I have a project licensed under the LGPL-3.0. A major contributor recently stopped contributing, and is now requesting all their contributions to be removed from the project. All the code in the project is under copyright under the LGPL-3.0. I saw this answer, but it didn’t make it clear for this situation whether the contributor had copyright over their work. Can someone request their code to be removed from a project?
it didn’t make it clear for this situation whether the contributor had copyright over their work
That's because it doesn't need to be made clear - contributors always own the copyright on their work, unless there was a formal copyright assignment to another entity.
However, that isn't the relevant question here. As the copyright holder, they gave you (and everyone else) a license to use their work, and that license is irrevocable - so long as you abide by the terms of the license, you can continue using their work.
Can someone request their code to be removed from a project?
They can request it; you are legally free to ignore it.
Important disclaimer: I don't normally stick the "I am not a lawyer" disclaimer on posts here, because the vast majority of stuff around open source licenses either has actually been upheld in a court of law (in some jurisdictions anyway), or is so close as to be universally accepted to be true as to not be a serious threat. The irrevocability of licenses is not quite at that level; if someone really wanted to argue it, they could probably at least make your life quite painful, and potentially very expensive as well.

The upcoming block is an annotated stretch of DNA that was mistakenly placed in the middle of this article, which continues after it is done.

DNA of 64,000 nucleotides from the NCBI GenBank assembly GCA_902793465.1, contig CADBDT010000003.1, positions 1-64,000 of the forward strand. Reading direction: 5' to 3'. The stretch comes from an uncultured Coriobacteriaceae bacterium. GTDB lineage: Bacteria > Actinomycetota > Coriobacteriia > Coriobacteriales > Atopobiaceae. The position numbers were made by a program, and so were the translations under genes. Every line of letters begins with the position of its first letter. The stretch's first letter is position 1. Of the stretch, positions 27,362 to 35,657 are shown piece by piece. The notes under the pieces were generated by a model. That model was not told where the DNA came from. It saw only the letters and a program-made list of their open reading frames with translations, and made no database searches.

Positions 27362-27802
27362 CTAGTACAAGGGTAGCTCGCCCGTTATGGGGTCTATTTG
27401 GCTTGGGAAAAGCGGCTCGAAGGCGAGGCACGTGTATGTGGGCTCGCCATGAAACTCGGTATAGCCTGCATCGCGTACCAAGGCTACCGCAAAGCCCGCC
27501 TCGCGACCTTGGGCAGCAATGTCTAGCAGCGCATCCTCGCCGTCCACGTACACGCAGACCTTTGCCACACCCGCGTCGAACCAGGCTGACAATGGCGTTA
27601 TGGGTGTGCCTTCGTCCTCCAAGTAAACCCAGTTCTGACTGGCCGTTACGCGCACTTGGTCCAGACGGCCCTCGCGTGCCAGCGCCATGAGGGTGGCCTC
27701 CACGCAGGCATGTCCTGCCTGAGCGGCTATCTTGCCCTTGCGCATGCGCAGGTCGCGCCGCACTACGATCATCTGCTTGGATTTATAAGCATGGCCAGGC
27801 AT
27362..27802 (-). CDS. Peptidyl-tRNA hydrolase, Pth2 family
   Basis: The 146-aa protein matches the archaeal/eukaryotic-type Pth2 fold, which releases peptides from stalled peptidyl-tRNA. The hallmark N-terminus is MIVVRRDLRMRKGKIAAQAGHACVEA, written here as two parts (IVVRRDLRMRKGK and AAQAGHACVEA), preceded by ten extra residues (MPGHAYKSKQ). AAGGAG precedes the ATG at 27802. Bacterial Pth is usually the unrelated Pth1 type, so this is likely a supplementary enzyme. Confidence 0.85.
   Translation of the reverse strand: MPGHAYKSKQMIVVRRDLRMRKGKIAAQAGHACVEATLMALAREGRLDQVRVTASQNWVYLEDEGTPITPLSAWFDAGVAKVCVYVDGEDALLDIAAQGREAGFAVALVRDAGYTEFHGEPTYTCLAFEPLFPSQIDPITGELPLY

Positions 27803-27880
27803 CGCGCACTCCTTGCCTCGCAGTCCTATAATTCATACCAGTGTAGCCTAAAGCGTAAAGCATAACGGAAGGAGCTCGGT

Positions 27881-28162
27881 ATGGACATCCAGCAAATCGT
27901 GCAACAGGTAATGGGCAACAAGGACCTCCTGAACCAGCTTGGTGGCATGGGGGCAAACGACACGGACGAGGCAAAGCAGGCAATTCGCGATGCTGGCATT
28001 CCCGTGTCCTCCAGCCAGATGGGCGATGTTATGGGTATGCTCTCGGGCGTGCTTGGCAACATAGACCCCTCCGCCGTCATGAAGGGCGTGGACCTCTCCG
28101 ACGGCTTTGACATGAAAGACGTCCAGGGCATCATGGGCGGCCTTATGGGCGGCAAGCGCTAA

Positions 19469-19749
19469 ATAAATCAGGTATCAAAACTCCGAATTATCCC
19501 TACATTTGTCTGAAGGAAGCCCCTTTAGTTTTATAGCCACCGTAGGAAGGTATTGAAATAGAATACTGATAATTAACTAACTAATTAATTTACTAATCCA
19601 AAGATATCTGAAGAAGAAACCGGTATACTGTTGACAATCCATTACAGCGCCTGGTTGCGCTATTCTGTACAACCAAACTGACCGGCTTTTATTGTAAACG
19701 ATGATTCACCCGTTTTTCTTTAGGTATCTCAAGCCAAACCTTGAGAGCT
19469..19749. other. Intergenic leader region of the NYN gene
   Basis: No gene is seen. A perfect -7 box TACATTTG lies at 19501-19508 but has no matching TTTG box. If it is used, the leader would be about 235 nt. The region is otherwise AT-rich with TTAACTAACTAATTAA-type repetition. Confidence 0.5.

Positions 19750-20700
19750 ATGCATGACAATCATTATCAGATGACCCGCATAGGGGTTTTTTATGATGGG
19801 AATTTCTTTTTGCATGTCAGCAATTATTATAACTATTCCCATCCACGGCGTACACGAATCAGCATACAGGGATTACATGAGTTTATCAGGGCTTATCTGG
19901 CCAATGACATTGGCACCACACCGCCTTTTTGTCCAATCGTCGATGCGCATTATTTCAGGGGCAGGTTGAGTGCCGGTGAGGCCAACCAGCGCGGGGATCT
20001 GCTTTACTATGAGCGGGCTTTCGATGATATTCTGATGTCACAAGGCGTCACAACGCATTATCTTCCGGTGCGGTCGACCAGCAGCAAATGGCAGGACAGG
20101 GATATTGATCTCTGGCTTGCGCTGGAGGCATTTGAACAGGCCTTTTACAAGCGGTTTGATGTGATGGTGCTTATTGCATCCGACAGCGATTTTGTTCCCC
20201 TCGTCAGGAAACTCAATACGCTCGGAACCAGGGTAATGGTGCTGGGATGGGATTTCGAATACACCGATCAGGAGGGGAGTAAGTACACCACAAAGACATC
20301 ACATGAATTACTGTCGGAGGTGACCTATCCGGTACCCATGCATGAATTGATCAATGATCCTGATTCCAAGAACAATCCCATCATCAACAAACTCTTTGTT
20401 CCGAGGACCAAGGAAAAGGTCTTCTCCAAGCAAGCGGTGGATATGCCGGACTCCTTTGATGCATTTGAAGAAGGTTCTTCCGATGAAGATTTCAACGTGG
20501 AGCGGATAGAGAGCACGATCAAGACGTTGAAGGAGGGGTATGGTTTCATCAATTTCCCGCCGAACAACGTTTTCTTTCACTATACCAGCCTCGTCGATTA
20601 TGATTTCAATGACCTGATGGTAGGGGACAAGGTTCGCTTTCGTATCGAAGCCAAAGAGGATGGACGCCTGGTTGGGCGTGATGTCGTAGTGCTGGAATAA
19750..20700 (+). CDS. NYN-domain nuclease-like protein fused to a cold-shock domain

This is somewhat complicated since contributing code to a project is not the same as licensing code in a particular manner to the project. Outside of any more explicit agreements, commits to a central public repository can certainly be considered as an understanding that the code will be distributed under the then current project license. In that case, anybody taking the code from the project can "sublicense" that work back to the project under the license they received it under.
Essentially the cat is out of the bag. However, that does not preclude the original author from pursuing legal steps to obtain their goals even though it might ultimately render this pursuit a failure.
The threat of lawsuits is a deterrent that does not fully depend on the ultimate success of such a lawsuit.
So while it is certainly a good idea to know your legal standing, this is only one criterion for picking your next action, and dealing with the situation with a suitable amount of diplomacy may well pay off. You really need to take inventory of how important that contribution may be for the future of the project, how important the goodwill of the past contributor may be, and then offset that with the costs of the hassle your disagreements may cause. And once you know where you want to go, you need to work with the past contributor in the manner that will most likely cause the least damage to your project.